Fishing Tips for Snook: They orient themselves to face moving water and wait for prey to be carried down the current. Snook jump clear of the water, and burst into long runs. Use live pinfish, small mullet, shrimp, or sardines free-lined or fished off the bottom with a fish finder rig. They take a large variety of lures based on water conditions. Beware of the snook’s razor-sharp gill covers! Snook make excellent table fare.
Fishing Tips for Redfish: Red drum are one of Florida’s most popular sport fish and the state’s most widespread estuarine fish. Floating a live shrimp under a popping cork is a good way to fish for redfish. They also chase crabs, mullet, pinfish and killifish (mud minnows). Casting soft-bodied jigs, spoons and even top-water plugs will catch the attention of these powerful estuarine musicians. Redfish make great table fare.
Fishing Tips for Tarpon: Live shrimp or pinfish make good baits, but plastics and Keys-style streamers work too. When sight fishing, land your presentation softly in front of a tarpon at an angle that lets you withdraw your lure away from the tarpon. Tarpon are not eaten. A tarpon tag is required for harvest.
Fishing Tips for Trout: Free-line live shrimp or small pinfish or pigfish (grunts) near the bottom to entice trout out of grass-bed holes. Attaching a float will allow these baits to drift over the grass beds as you search for trout. Casting with soft-bodied jigs, top-water poppers and spoons can be effective. Trout are very delicate, so returning unwanted or illegal fish promptly to the water is necessary to maintain a healthy population. Spotted seatrout are a good eating fish.
Fishing Tips for Triple Tail: The rounded second dorsal and anal fins are similar in size and along with a rounded tail fin, give the fish its name. The bases of those fins have scales. Found in Florida primarily during spring, summer and fall. Often found near structure and when hooked will seek to escape by heading hard for shelter.
Fishing Tips for Sharks: Blacktips often come inshore in large schools, particularly in association with Spanish mackerel. Frequently the most common shark in clear-water cuts and along beaches in Florida and Bahamas. Blacktip sharks are sometimes caught by sportfishers off the beach or offshore They provide a good fight, often leaping out of the water.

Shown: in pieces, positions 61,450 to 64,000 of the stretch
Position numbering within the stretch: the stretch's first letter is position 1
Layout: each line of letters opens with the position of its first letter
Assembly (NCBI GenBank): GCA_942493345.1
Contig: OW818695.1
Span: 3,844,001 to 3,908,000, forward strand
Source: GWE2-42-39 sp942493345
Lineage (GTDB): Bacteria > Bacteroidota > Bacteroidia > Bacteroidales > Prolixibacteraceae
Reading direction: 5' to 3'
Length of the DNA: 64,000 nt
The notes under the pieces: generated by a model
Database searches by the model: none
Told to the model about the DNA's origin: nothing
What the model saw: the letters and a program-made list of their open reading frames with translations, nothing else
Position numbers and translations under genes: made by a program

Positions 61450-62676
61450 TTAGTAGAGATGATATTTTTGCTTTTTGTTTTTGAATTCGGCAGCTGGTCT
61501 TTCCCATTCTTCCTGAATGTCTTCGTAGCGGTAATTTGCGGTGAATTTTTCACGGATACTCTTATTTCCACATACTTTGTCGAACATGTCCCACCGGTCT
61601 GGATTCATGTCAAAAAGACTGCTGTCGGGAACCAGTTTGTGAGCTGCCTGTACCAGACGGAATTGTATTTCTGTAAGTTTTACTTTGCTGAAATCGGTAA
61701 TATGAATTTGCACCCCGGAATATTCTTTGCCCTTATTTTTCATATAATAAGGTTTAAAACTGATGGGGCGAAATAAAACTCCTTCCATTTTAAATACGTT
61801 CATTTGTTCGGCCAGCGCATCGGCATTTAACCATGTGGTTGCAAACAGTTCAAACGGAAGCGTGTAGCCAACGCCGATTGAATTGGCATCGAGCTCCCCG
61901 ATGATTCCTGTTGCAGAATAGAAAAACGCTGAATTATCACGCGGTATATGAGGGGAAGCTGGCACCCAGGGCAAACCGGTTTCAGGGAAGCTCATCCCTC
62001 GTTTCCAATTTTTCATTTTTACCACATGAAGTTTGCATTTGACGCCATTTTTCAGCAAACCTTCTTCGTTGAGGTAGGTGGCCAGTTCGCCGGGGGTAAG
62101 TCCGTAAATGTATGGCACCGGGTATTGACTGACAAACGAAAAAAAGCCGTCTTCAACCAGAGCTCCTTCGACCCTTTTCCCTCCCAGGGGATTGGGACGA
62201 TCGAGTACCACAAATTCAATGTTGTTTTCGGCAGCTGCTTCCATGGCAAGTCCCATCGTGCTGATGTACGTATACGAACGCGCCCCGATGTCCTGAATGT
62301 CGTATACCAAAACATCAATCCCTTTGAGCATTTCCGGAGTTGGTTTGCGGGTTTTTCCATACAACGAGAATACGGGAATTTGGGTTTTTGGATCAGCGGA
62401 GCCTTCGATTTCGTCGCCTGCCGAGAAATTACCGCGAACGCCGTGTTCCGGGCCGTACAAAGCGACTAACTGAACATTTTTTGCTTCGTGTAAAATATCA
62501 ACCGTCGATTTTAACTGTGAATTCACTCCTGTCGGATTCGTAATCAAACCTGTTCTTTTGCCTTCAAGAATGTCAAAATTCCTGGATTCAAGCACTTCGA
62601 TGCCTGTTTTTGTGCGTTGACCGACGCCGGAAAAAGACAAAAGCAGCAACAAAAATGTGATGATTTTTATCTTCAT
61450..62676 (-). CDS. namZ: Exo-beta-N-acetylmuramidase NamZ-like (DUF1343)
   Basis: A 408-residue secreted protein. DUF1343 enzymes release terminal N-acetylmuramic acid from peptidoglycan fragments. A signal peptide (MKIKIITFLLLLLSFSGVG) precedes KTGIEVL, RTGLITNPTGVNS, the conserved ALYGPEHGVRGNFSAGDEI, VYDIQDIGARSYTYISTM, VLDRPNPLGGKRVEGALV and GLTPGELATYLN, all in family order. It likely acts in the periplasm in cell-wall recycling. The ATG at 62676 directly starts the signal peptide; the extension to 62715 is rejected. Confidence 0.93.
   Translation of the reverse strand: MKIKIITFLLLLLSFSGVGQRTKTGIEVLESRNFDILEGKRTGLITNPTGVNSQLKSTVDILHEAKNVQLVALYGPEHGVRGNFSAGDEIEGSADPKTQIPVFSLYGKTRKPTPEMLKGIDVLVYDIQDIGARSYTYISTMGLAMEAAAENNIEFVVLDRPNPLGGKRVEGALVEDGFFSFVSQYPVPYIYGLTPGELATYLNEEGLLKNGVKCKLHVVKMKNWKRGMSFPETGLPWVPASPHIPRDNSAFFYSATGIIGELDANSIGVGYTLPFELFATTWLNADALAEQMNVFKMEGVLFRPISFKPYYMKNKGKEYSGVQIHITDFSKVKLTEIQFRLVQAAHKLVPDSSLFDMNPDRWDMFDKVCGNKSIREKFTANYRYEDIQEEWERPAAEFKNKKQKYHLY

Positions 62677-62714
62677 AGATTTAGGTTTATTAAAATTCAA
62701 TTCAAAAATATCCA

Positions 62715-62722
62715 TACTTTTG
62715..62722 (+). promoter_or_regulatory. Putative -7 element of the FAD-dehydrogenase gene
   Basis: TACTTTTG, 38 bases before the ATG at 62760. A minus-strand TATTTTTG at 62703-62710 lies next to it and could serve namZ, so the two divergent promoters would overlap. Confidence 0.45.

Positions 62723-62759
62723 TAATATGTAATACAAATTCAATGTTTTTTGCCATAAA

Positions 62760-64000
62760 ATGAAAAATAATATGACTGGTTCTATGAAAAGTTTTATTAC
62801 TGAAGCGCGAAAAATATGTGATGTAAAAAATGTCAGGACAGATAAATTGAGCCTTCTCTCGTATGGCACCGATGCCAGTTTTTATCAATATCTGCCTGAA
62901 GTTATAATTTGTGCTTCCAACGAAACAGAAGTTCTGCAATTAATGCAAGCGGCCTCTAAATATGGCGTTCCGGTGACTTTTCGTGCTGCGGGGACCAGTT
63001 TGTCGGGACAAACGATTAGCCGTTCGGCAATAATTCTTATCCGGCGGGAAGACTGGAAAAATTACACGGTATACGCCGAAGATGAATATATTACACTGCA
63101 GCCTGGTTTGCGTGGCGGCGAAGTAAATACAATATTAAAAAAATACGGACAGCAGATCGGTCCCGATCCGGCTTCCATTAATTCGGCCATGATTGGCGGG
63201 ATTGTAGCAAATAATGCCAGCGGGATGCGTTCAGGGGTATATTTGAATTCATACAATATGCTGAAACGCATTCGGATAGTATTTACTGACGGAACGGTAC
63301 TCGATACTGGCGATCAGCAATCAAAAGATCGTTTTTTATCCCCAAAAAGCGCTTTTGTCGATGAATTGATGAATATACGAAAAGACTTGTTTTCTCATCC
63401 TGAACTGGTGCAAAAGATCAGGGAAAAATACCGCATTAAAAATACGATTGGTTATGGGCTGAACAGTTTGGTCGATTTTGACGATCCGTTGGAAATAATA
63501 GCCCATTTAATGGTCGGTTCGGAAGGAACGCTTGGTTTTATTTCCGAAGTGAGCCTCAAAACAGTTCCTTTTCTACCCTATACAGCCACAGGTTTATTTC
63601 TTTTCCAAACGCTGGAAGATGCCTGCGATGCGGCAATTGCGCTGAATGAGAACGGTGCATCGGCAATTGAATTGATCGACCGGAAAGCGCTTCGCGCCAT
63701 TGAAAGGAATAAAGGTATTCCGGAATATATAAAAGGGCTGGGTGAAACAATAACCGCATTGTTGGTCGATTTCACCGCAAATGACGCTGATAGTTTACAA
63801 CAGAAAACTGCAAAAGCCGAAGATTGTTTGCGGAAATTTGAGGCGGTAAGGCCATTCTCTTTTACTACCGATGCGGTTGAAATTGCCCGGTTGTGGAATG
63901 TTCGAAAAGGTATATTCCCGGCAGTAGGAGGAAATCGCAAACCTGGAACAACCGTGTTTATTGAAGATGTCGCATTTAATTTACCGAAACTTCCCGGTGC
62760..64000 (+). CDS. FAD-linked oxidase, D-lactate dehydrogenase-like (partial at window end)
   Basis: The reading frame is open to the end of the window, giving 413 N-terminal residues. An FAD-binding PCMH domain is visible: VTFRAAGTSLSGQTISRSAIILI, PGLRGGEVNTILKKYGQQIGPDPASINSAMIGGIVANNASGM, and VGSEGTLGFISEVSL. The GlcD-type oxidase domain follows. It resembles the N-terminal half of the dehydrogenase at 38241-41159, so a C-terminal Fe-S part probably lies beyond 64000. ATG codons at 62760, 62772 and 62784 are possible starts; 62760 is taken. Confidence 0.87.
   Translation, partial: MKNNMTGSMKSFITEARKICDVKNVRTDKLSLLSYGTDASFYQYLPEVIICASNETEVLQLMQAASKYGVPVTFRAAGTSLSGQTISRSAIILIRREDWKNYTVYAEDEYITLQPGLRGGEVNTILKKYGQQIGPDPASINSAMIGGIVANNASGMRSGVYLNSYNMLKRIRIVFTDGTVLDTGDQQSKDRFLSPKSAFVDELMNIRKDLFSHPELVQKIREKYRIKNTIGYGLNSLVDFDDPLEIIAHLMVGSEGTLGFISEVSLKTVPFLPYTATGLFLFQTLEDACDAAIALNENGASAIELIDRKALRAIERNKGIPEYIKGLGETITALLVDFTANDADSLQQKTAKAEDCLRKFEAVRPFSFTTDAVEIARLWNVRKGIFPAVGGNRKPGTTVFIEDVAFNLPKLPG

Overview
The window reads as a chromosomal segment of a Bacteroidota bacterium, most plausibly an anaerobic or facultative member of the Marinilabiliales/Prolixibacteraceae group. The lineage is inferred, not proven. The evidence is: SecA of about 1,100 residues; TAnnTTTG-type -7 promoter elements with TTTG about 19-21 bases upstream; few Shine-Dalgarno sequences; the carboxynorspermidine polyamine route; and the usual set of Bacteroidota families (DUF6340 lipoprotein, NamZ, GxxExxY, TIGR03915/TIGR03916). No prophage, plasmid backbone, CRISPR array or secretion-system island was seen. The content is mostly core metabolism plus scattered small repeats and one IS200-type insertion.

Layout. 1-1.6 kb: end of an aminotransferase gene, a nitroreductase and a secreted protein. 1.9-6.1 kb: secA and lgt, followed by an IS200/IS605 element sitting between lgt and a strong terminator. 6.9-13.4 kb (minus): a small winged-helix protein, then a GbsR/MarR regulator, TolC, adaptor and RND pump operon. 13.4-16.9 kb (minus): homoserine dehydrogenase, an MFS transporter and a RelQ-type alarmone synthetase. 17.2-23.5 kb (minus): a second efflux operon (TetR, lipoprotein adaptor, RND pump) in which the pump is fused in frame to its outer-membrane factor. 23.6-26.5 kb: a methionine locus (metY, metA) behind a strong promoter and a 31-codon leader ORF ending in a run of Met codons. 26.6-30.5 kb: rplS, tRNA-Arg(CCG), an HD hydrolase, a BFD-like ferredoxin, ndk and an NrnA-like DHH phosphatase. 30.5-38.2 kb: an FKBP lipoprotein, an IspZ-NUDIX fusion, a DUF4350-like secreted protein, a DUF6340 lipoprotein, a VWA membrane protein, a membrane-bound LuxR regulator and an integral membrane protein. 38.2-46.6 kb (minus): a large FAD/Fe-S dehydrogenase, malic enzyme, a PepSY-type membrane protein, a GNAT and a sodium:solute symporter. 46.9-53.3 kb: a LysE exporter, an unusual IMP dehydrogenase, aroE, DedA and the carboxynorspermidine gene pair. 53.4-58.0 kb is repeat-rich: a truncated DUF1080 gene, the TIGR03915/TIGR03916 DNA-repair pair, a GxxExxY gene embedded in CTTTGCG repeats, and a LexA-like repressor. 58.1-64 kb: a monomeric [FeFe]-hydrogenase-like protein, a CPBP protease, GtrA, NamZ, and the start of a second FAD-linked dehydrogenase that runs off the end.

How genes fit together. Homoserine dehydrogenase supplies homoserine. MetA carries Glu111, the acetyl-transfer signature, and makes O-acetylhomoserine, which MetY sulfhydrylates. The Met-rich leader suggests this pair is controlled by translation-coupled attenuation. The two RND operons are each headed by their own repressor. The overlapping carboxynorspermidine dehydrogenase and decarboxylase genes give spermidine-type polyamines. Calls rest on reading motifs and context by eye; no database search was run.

Fishing Tips for Permit: Anglers cast live crabs to schools of permit hoping to catch one of these line-stripping fish, which also take shrimp, clams and occasionally small fish. Permit are most common in south Florida. This member of the jack family can reach 40 inches and 50 pounds, but most are about 25-pounds.
Fishing Tips for Cobia: Live crabs and small fish are good baits for cobia. Keep bait near the surface or, if cobia are deeper, add just enough weight to get the bait down and still retain its movement. Medium to heavy tackle is required to land these fish which average 30 pounds. Large specimens in the 50-80 pound class are frequently caught and cherished by the lucky angler who outmatches these powerful fish. Cobia are excellent table fare.
Fishing Tips for Goliath Grouper: Goliath are found nearshore often around docks, in deep holes, and on ledges. Young often occur in estuaries, especially around oyster bars. These fish are more abundant in southern Florida than in northern waters. Goliath spawn over summer months and have a lifespan of 30 to 50 years. They feed on crustaceans and fish. Goliath grouper, commonly called jewfish, are totally protected from harvest in Florida waters.
Fishing Tips for King Mackerel: Kings feed on small fish and squid and take both natural and artificial baits. Live baits include pogies, herring, Spanish sardine, ballyhoo, and mullet. Lures should be flashy sub-surface lures or large fish-like plugs. Use 20-pound line and tackle, or heavier for larger kings, with a wire or mono leader. Kings are schooling fish that migrate from south Florida waters in winter northward in spring. They spawn offshore in mid-summer.
Fishing Tips for Mackerel: Mackerel are nearshore and offshore fish occurring mainly in south Florida. The are frequently found over coral reefs and wrecks. Unlike other mackerels, cero mackerels do not stray far from south Florida waters. They spawn offhshore in midsummer and feed on small fish and squid. Mackerel come in a variety of species: Spanish mackerel, S. maculatus; king mackerel, S. cavalla (only the cero has the yellow-brown stripes from the pectoral to caudal fin).
Fishing Tips for Sheepshead: Use live shrimp, sand fleas or fiddler crabs on a small hook fished on the bottom. When cleaning, beware of the sharp gill covers. Sheepshead are an important commercial species. Sheepshead are fractional spawners (they only lay a portion of their eggs at a time) in inshore waters, typically in March and April. They are omnivorous feeding mostly on crustaceans and small fish.
Fishing Tips for Mangrove Snapper: Juvenile mangrove snapper are found inshore in tidal creeks, mangroves, and grass beds. Adults are generally found nearshore or offshore on coral or rocky reefs. Spawning occurs June through August. Mangrove snapper feed on crustaceans and small fish. Mangrove snapper are also known as gray snapper, and are similar in appearance to the cubera snapper.